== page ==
SACRAMENTO, Calif. (CN) — Accusing the Trump administration of propping up private schools in the pandemic aid sweepstakes, California and four other states sued Tuesday to freeze a plan they claim reduces federal relief meant for cash-strapped public schools.
The coalition says rules approved by Education Secretary Betsy DeVos divert from longstanding federal education funding laws by allowing private schools to apply for aid earmarked for low-income students. In a federal lawsuit, the states claim DeVos’ plan strays from both Title 1 and Congress’ intent when it allocated $13 billion in Coronavirus Aid, Relief and Economic Security (CARES) Act funding for K-12 education.
The move allows private institutions with steep tuition rates to access relief at a time when public schools across the country are buckling due to the coronavirus pandemic, said California Attorney General Xavier Becerra.
“Ultimately, it’s a shakedown of low-income schools across the country,” Becerra told reporters Tuesday.
California is joined in the federal lawsuit by Michigan, Maine, New Mexico, Wisconsin and the District of Columbia.
The states argue guidance issued to local education agencies dictating how CARES Act money should be distributed wrongly limits the ability of public schools with large amounts of poor students to access and use the money.
Congress and President Donald Trump approved the $2 trillion CARES Act in late March and set aside nearly $31 billion for education, including $13 billion for K-12 learning.
In late April, the U.S. Department of Education announced education agencies should apportion funds for “equitable services” using a school’s total number of students rather than just low-income students. DeVos and the department believe the CARES Act equitable funding extends to all students and is not hamstrung by traditional Title 1 provisions.
“There is nothing in the law Congress passed that would allow districts to discriminate against children and teachers based on private school attendance and employment,” DeVos said on June 25. “There is no reasonable explanation for debating the use of federal funding to serve both public and private K-12 students when federal funding, including CARES Act funding, flows to both public and private higher education institutions.”
In defense of the rule, DeVos notes many private schools serve low and middle-income families and have experienced financial strain like public schools. She contends more than 100 private schools have been forced to close and that “hundreds more are facing a similar fate.”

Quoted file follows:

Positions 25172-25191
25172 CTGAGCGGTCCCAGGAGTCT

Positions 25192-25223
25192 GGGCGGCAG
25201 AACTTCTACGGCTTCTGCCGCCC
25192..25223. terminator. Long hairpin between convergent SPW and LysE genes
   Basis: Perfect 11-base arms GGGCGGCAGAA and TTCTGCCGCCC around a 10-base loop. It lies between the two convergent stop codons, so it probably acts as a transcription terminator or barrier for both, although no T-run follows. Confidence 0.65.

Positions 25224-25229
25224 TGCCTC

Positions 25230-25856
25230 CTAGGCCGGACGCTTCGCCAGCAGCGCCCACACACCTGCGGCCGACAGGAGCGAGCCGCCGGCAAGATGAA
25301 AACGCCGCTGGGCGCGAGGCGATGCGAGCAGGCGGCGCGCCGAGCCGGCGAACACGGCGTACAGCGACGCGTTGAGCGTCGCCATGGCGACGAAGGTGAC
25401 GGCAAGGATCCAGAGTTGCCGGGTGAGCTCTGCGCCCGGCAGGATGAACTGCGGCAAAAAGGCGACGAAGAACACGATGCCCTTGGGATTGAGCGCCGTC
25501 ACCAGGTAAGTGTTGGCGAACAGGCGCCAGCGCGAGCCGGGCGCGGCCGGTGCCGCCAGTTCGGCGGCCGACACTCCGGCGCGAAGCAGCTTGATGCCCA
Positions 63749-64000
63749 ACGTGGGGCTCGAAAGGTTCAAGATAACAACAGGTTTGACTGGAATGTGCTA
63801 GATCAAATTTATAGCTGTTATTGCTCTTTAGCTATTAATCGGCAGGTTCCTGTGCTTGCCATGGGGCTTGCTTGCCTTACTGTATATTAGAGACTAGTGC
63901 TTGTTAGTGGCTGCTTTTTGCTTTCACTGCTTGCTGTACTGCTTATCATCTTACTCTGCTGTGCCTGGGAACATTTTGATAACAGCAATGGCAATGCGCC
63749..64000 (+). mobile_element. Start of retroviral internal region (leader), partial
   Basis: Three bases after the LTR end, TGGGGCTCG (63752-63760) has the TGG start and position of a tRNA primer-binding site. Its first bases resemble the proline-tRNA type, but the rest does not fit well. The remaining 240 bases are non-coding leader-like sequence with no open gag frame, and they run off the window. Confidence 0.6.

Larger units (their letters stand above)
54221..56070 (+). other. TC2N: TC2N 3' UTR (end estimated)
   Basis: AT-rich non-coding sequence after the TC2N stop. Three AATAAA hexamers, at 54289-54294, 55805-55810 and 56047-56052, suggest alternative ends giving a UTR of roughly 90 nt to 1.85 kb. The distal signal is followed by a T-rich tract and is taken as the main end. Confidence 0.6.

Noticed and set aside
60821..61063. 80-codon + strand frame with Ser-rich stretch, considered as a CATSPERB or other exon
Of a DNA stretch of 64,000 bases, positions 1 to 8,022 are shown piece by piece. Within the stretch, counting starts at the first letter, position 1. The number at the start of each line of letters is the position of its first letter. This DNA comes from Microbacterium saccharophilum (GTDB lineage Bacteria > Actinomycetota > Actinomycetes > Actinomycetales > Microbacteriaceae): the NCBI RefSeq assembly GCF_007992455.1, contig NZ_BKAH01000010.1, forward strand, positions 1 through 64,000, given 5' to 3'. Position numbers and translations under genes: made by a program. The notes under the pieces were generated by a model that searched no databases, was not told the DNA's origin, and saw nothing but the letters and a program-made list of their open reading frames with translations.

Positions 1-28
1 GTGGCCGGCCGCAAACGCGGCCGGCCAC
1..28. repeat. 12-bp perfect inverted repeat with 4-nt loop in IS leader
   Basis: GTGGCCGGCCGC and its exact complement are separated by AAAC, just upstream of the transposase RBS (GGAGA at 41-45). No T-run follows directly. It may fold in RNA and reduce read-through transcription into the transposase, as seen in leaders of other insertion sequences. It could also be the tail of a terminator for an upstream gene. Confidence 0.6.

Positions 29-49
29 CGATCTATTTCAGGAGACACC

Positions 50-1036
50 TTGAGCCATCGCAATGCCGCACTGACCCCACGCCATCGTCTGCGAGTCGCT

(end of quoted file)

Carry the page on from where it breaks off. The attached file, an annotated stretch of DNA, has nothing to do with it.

Critics fought the change, saying it opens the door for private schools to receive pandemic relief for all of its students as opposed to just the total number of low-income or at-risk students. Despite the pushback, the department published the interim rule and it went into effect July 1.
Michigan Attorney General Dana Nessel claims DeVos’ guidance clashes with Congress’ intent and could cut $16 million available to Michigan public schools.
“At a time when Michigan schools are facing an unprecedented crisis, every single child deserves the chance to succeed,” Nessel said in a statement. “But, yet again, Secretary DeVos has decided to tip the scales in favor of private schools, leaving the state’s public school students behind.”
Filed in the Northern District of California, the 44-page complaint claims the rule violates separation of powers by changing Congress’ intent for the distribution of the education funds. The states also raise ultra vires and Administrative Procedure Act claims and ask the federal court to preliminarily and permanently toss DeVos’ rules.
As for California, which has now sued the Trump administration 85 times, Becerra warns the rules could redirect millions intended for programs benefitting disabled students, English learners and homeless children to private students coming from wealthy families. He accused the Trump administration of “stealing from the poor to give to the rich” and speculated schools charging $20,000 or more could get a slice of California’s $1.5 billion education share.
“That’s about as much as the average poor-working family in California might earn in an entire year,” Becerra said. “It’s not just sinful, it’s against the law.”